While people who are being actively treated for breast cancer may be at higher risk for severe illness if they do become infected, it’s important to know that they do not necessarily have a higher risk of becoming infected compared to others who live in the same area, as long as they are limiting their contact with other people and aren't making frequent trips to the hospital.
“For most breast cancer survivors, the risk of becoming infected is going to be similar to that of the general population,” says Dr. Moore. “For people who are on active treatments that compromise the immune system, there will also be a similar risk for acquiring the infection, but they may have a higher risk of a more severe case should they become infected. So, similar to the precautions that they take regarding other illness, patients who are on treatments that affect the immune system should also be vigilant.”
The best way to avoid becoming sick from this coronavirus is to avoid being exposed to it. There are no treatments or vaccines yet, but scientists are working on them.
这是重要的采取预防措施，降低您生病的风险，特别是如果你有严重的健康问题，如乳腺癌。“Social distancing”or“physical distancing”做法正在推荐或在美国的大部分地区，在许多国家实行世界各地，以减少COVID-19的传播。
Social distancing means limiting close contact with other people — even if they appear to be healthy — to reduce your own risk of infection and prevent the virus from spreading. Staying at home and not seeing your loved ones can be difficult, but it’s important to do right now for your own safety and for the greater good.
- avoid public transportation and unnecessary travel
- avoid social gatherings
- work from home
- stay at least 6 feet away from people when out in public
- avoid physical contact such as handshakes, hugs, and kisses in social situations
In addition to limiting contact with other people, here are some steps you can take to help protect yourself and others against this virus or any harmful germs:
- Use alcohol-based hand sanitizer具有至少60％的醇时肥皂和水不可用。
- 不要触摸你的脸当你的手不干净,让它成为一个习惯to not touch your face when you're outside your home.
- Clean and disinfect surfacesyou touch daily, including things you might not think of such as doorknobs, light switches, faucet handles, and phones. Make sure you usea cleaning agent that the Environmental Protection Agency says is effective for killing this virus。
- Practice healthy habits:吃得好，运动，避免或限制饮酒，不吸烟或VAPE，并获得足够的睡眠。
- 切换到眼镜如果你戴隐形眼镜to avoid touching your eyes more than necessary, or at least followproper contact lens hygiene。
If you are receiving treatment for breast cancer that can weaken your immune system or cause lung problems, or if you are living with breast cancer that has metastasized to the lungs, the following extra precautions may help you protect yourself:
- 避免密切接触with friends and family and take precautions if you depend on them for medical care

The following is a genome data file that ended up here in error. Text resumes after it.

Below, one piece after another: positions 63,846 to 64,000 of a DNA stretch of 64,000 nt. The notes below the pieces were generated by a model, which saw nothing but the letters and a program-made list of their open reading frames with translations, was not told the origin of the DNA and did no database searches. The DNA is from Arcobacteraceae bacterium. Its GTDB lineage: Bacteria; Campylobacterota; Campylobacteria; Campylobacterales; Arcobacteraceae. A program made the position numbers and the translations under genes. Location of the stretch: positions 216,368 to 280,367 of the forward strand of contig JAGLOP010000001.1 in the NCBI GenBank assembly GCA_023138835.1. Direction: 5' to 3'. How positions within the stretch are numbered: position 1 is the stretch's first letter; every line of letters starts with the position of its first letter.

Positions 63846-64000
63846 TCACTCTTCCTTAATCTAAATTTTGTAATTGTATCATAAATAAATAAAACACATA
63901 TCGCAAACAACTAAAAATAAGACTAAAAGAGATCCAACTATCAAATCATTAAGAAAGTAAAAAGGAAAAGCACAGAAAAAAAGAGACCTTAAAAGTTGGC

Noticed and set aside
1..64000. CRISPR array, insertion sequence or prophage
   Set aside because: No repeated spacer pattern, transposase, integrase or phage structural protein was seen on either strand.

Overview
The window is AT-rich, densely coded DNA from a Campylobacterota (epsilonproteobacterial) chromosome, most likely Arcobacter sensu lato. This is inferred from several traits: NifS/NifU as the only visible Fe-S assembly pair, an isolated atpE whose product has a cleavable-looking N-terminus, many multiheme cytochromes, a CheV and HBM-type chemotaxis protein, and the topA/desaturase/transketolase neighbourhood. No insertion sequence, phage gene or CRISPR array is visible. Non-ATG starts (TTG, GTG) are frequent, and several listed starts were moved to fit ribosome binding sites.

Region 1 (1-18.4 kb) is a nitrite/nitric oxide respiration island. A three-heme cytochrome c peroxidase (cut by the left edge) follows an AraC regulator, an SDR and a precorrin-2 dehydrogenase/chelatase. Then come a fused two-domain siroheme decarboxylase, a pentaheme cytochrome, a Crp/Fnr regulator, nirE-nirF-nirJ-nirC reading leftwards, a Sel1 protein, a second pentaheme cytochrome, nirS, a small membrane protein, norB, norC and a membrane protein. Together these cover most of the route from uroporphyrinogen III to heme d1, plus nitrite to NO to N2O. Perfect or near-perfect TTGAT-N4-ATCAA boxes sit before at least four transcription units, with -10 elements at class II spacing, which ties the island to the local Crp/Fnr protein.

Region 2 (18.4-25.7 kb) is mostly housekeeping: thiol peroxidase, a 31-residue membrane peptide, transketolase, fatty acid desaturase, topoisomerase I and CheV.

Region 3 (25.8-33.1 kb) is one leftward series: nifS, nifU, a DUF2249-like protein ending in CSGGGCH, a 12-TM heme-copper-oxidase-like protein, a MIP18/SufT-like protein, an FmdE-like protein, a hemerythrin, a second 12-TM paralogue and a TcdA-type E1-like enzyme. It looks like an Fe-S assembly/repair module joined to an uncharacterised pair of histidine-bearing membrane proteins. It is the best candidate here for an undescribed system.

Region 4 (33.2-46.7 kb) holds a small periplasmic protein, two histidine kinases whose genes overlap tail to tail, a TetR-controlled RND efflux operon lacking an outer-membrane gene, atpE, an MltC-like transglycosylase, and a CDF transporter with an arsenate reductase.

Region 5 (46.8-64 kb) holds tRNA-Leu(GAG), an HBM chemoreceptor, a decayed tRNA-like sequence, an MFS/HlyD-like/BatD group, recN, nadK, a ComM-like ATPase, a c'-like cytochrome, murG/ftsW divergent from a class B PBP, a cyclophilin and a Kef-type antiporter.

- make a plan with your doctor监视症状
- 做一个计划，你的照顾者or other loved ones in case you or they get sick
- stock upon medications
- ask a friend or family memberto shop for groceries or pick up medications for you
“由于这是这样一个不断变化的环境，这是供人参观重要CDC.govor their state health department website for updated information,” says Dr. Moore. “Some hospitals and state health departments are also setting up hotlines to help keep people informed or answer questions.”
You may have heard conflicting information about whether you should wear face masks to protect yourself and others from COVID-19. At the beginning of the pandemic, the World Health Organization (WHO) and the CDC said that only sick people needed to wear a mask to avoid spreading the virus to other people. But on Friday, April 3, the CDC started recommending that everyone wear a cloth face mask when out in public places. Many states, including New York and New Jersey, made wearing a cloth face mask in public a requirement.
The recommendations on cloth masks for everyone changed for several reasons. First, the CDC initially didn’t recommend everyone wear a mask because the organization didn’t want people hoarding masks, especially N95 respirator masks and surgical masks. Healthcare workers depend on N95 masks to keep them safe when they’re caring for COVID-19 patients.
Research also has shown that the coronavirus that causes COVID-19 travels in droplets that range in size from larger blobs (think of a drop that you can see when someone sneezes) to very tiny aerosol microdroplets. Cloth masks can help keep the larger droplets from getting into your mouth from your surroundings and also help keep any large droplets from leaving your mouth and getting into the air.
While no large controlled studies have been done on cloth masks, smaller studies show that wearing a cloth mask is better than wearing nothing.